“Unit Twenty-Two, we have a reported ten-sixteen over on Maple. Do you copy?”
I wipe my mouth with the back of my hand, clearing any lingering doughnut crumbs. I know, I know. A cop eating a doughnut—I’m a walking, talking cliché. Sue me.
I press the button on the side of my radio and respond to Becky, “Ten-four. Unit Twenty-Two en route. ETA, less than five minutes.”
Becky’s voice crackles through the radio once again. “Thanks, Roberts. Twenty-four fifty-six Maple. And be careful. The neighbor who phoned it in said it sounded bad.”
“Copy that,” I say with a smile.
In the small town of Superior, Colorado, it’s likely that the ten-sixteen —a domestic dispute—is simply a couple arguing over whose turn it is to take out the trash. After all my years away, I forgot how small this place was. You’d think, in the twelve years since I left, something would’ve changed. But nope. It’s still the same sleepy little town I left behind where something as simple as a cat being stuck in a tree makes the local evening news.
Fucking Mayberry, I think to myself. And here I am, Sheriff Andy Taylor, reporting for duty.
I eye the greasy brown paper bag in the seat next to me, contemplating whether I want to wolf down doughnut number two before I get there or if I should save it for later. I give it a soft pat, deciding to wait. I still have another six hours on duty after all. Better to have something to look forward to.
This isn’t exactly the way I pictured my life turning out, writing speeding tickets and helping little old ladies cross the street. I always felt like I was destined for more than what this town could give me.
I was the kid waiting at the door of the Army recruitment office the morning after graduation, ready to see the world and fight for my country. While all my friends had been preparing for college—dreaming of girls, parties, freedom from their overprotective parents—I had pounded the pavement, running ten miles every day and spending several hours in the school gym, lifting and squatting it out, until there was no question I was in peak physical condition. I didn’t want to give the Army the chance to turn me down.
And, for almost six years, I got exactly what I wanted. Sure, there were some shitty days—lots of them, if I’m honest. But I never doubted what I was doing. After eighteen years of trying to figure out where I belonged, I finally felt like I fit. No matter what anybody said, I knew I was doing exactly what I was meant to.
Until, one day, it was all taken from me. Someone had made the decision for me. See, losing a leg in the line of duty isn’t exactly something the Army just looks the other way for. No matter how strong I remained, no matter how agile I was on my prosthesis, I was done. They wouldn’t allow me to reenlist. It was the worst fucking day of my entire life.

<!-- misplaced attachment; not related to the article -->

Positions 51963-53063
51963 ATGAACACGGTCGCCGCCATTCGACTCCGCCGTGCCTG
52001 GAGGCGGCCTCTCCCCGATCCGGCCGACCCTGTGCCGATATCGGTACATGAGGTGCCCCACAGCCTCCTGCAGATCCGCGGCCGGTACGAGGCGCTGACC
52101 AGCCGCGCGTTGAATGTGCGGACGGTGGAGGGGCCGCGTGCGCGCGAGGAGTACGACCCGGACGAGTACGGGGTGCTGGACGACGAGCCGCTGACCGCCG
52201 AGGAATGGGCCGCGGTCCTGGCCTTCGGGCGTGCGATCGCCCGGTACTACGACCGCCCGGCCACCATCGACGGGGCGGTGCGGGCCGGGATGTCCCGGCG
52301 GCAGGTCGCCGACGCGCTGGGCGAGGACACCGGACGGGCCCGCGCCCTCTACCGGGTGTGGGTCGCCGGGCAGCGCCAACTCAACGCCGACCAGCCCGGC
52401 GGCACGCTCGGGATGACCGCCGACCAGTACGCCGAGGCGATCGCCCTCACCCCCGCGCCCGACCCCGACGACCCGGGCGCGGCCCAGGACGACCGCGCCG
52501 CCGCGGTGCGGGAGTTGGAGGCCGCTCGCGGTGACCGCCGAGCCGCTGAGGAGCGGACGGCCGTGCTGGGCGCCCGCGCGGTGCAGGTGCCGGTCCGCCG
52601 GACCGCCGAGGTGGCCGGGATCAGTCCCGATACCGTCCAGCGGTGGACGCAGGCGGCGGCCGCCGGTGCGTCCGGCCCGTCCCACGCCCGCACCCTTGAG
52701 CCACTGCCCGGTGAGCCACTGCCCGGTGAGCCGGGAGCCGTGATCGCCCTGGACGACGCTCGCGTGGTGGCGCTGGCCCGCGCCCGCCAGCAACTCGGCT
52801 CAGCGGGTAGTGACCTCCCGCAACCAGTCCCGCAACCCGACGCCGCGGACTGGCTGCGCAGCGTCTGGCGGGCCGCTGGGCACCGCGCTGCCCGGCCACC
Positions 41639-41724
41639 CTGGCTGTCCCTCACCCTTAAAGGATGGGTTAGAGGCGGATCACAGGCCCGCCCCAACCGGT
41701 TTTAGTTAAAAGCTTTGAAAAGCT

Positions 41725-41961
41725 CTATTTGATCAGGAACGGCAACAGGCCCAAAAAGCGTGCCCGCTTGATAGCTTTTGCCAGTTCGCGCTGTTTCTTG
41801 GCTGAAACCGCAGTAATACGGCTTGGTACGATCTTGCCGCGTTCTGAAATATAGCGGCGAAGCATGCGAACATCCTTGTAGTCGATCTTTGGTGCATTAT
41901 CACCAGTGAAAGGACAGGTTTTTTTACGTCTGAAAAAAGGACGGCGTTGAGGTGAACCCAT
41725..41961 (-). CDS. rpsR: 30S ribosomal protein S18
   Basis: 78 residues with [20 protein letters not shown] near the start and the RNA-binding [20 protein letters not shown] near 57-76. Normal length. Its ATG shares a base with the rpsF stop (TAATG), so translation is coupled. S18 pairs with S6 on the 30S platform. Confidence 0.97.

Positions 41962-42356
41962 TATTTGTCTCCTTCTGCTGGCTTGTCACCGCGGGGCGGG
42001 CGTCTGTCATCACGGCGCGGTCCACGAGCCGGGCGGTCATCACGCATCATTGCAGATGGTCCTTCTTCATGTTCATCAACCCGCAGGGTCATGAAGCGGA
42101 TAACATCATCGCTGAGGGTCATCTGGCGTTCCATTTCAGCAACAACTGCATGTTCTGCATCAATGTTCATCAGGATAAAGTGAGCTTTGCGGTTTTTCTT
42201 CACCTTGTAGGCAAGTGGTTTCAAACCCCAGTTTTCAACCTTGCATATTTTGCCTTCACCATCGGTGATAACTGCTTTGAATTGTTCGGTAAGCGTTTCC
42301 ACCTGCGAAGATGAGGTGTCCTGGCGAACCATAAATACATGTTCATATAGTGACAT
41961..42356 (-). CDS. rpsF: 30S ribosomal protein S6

So, now, after several years training service dogs with my best friend Emma, I’m back where I started. And, as I turn onto Maple Drive, I can’t help the memories that flood my mind.
She lived on this street. I’ve somehow managed to avoid turning down this road in the six months I’ve been back. I’ve driven past it numerous times, but this will be the first time I’ve actually had to drive past the house that holds so many memories.
I watch the house numbers ascend as I drive along the asphalt, a lump forming in my throat the closer I get to twenty-four fifty-six. It can’t be her house, can it?
As many times as I was there back then, I never actually paid attention to the address. But, as my cruiser pulls to a stop in front of the familiar blue door and matching shutters, I know I should’ve expected this. Fate seems to like to show up and bite me in the ass at the worst times. So, not only do I have to see the house I’ve longed to avoid, I’ll actually have to go up and knock on the front door.
The only thing that makes it slightly more bearable is knowing she won’t be there. Her parents had to have sold the house years ago, judging by the state of the yard. Mrs. Hadley would die of embarrassment if she saw the weeds currently occupying her prized flower beds. Plus, Mr. and Mrs. Hadley were like the fucking Cleavers back in the day. There’s no way in hell I’d have been called to their house for a domestic dispute if they were still living here. I’m pretty sure they never argued about a single thing in their entire marriage.
I pop the car into park and radio Becky to let her know I’m on the scene. After she assures me that backup can be here in a few minutes if I need it—eliciting a roll of the eyes from me—I climb out of the cruiser and approach the porch. As always, it takes a step or two for my stride to become comfortable after sitting for so long, but by the time I’m climbing the front stairs, I know nobody will be able to detect a hitch in my gait.
I knock softly on the front door. “Boulder County Police.”